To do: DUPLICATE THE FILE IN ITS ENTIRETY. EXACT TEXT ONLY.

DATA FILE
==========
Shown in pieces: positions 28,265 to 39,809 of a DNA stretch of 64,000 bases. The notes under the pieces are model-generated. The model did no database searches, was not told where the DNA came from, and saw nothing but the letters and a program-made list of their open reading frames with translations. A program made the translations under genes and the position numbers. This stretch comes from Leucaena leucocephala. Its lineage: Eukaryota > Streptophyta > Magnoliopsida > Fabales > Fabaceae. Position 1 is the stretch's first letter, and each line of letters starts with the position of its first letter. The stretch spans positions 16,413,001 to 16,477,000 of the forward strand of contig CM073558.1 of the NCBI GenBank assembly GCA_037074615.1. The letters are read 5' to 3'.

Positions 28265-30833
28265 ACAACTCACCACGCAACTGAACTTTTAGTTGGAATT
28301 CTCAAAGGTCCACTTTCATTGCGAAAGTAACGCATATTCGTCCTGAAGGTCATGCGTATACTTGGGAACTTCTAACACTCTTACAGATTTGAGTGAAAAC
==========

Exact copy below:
Shown in pieces: positions 28,265 to 39,809 of a DNA stretch of 64,000 bases. The notes under the pieces are model-generated. The model did no database searches, was not told where the DNA came from, and saw nothing but the letters and a program-made list of their open reading frames with translations. A program made the translations under genes and the position numbers. This stretch comes from Leucaena leucocephala. Its lineage: Eukaryota > Streptophyta > Magnoliopsida > Fabales > Fabaceae. Position 1 is the stretch's first letter, and each line of letters starts with the position of its first letter. The stretch spans positions 16,413,001 to 16,477,000 of the forward strand of contig CM073558.1 of the NCBI GenBank assembly GCA_037074615.1. The letters are read 5' to 3'.

Positions 28265-30833
28265 ACAACTCACCACGCAACTGAACTTTTAGTTGGAATT
28301 CTCAAAGGTCCACTTTCATTGCGAAAGTAACGCATATTCGTCCTGAAGGTCATGCGTATACTTGGGAACTTCTAACACTCTTACAGATTTGAGTGAAAAC